Sunday, February 28, 2010

Christy Kearney

My dear friend Christy Kearney (aka Chrys Rasmussen and Christy Werbel) passed away last Saturday after a long battle with breast cancer. Christy was a Goddard friend; we met when we both arrived at the Goddard Adult Degree Program at Asilomar, California, in 1977. At the time, Christy lived in Illinois and I in North Beach, San Francisco. She was determined to move to San Francisco, which she did shortly thereafter.

My daughter Deirdre turned one year old during the course of that two-week stay at Asilomar. Her dad, Rod, brought her down for a birthday celebration Christy was part of at the lodge. Christy was wonderful ‘auntie’ to my daughter Deirdre throughout her life. Deirdre wore some beautiful dresses that had been worn by Christy's daughters, Heidi, then Marcy. When Rod was dying back in 1988, Christy took Deirdre out for meals and other diversions to give her a break from the hospital vigil. Three years ago when I needed help for Deirdre, unsolicited, she sent a chunk of money.

One of the things not mentioned in this lovely obit linked above is that Christy was a fine poet. In 1981, she and I formed a publishing company, Continuing Saga Press, and published an anthology, co-edited by the two of us and another Goddard friend, Kitty Costello, called WomanBlood: Portraits of Women in Poetry and Prose, which contains some of Christy's work. Of course, in our enthusiastic naïveté we knew nothing of book marketing and had no budget for ads or much else in the way of promotion (although we did share a booth with IBPA and COSMEP* at the ABA convention), so we didn’t sell all our print run. Regardless, the book garnered favorably reviews and contained the works of well-known poets and writers as well as those of the relatively unknown. We proudly consider it a worthy work.

I'm sorry to say that Christy and I had less frequent contact over the past few years, mainly due to her being away caring for her ailing mother and our respective schedules, later exacerbated by her weakening condition. When I received an email from Marcy saying that Christy was dying, I planned to visit her right away but my car was in the shop for what was supposed to be one day. Unfortunately, that day turned into two days, by which time Christy had passed. I wanted to tell her how much she means to me and and how much I loved her. I deeply regret that I didn't get to do that, and I hope she died knowing that fact all the same. (Let this be a lesson to all to keep close contact with loved ones. They won't always be there.)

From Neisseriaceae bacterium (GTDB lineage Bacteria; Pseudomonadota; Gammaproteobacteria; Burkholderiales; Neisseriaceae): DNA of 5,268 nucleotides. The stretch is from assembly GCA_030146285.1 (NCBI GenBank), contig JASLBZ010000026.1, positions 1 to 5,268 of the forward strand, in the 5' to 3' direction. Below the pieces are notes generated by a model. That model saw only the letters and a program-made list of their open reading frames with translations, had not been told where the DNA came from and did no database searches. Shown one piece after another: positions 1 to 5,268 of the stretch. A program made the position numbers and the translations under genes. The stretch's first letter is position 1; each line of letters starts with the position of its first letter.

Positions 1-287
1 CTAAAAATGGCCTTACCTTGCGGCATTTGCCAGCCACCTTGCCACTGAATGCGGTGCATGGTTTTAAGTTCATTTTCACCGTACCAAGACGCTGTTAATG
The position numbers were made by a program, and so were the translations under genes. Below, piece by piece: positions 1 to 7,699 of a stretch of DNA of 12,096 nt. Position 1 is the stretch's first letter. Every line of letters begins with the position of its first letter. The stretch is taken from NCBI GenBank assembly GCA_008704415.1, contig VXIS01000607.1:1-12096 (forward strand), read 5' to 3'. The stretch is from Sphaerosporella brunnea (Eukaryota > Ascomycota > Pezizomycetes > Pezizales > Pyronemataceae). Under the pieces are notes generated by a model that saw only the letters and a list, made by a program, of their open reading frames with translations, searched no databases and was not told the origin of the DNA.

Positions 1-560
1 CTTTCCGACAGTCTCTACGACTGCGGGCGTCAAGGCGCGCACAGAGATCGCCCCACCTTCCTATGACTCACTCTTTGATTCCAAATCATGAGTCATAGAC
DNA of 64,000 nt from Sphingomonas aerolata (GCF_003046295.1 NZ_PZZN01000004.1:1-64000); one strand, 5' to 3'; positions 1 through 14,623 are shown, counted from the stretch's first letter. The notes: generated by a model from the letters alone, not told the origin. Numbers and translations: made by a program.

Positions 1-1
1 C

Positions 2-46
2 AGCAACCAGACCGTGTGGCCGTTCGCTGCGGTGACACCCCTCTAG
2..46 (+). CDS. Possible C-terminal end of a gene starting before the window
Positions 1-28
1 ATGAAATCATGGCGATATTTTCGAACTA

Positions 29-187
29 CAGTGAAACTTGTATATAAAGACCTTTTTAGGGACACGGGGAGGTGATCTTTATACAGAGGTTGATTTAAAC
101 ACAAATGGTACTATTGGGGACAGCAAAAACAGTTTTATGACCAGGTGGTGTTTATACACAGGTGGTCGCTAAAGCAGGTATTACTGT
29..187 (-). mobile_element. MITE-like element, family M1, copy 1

Christy was a Beltane baby, born May 1, 1947. Beltane babies are said to be able to see the fey; I’m sure she did.

In love may she return again.

Donations in Christy's memory to U'ilani Fund.

* COSMEP = Committee of Small Magazine Editors and Publishers

Tuesday, February 02, 2010

In Honor of Holy Bridey

I want to thank my friend Oak for reminding me again this year to stop and hear Her song. I've been in the midst of family changes, including the death of my partner Corby's mother in the wee hours of Friday morning, as well as having just returned from the Sixth Annual Conference on Current Pagan Studies at Claremont Graduate University, far from my home in Northern California. Candlemas nearly got away from me. (Corby circled with some of our Gardnerian friends last night, but I was too wiped to go.) Whining over; here are the poems I've chosen this year. Since Brigit is a triple goddess, I offer three.

My friend Penny Novack, in her new book Your Luminous Self,* written in the woodlands of Western Massachusetts, calls Brigit:

Hail Brede

Bride of fire
Brede of flame
Melting thought
Moulding song

Brede of Bards
Brede of Smiths
Hammering iron
Moulding gold

Winter-change Brede
Weird of the Boundaries
Cradle of Inspiration
Brede who sets to forge
The Fates, the Muses
And the creation
Of the soul

From the collection Dark Beauty, by Katrina Messenger:

Oh Mother
Oh Mother, guide my feet
Oh Mother, guide my feet
Calm my heart
Calm my mind
Calm my soul
Oh Mohter, guide my feet

There she stands
A child in fear
Balled up fists
Face in tears

Crying out
For love and support
For safety
And a kind word

Oh Mother, guide my feet

Expectant she eyes
The horizon
Cynical cuz
She knows the score

Prove her wrong
Prove her right
But leave her in
The wilderness no more

Oh Mother, guide my feet

I know her name
And her history
I've seen her harmed
At every turn

Pick her up
Carry her home
Wipe her face
Take away her wish
That she'd never been born

Oh Mother, guide my feet

I am her
I am she
I am mother
And I am me

And as we walk
This path together
Oh Mother,
Guide my feet

This third poem is also from Your Luminous Self.

She Changes
(Second Meeting With A Red-Haired Woman)

Surprised, you say she appeared
A different way
Our meeting last.
Yes, I say, you can never tell.
Though you think yourself now to be
At a warm, light hearth,
Crowded and merry,
For all you know
You may have insteaad
Stopped off in the dew-cold woods
And be holding blind council
With a fox,
A crow,
And a grey-tufted owl.

The photograph of Brigit is of a mask made by Lauren Raine and worn by a priestess in a ritual. You can find it in her book, The Masks of the Goddess. Although I am unable to find a credit for the photo, I am almost certain it was taken by Thomas Lux. I cannot be sure, but I suspect the priestess is Diane Darling.

* Your Luminous Self can be purchased from Asphodel Press, Hubbardston, Massachusetts.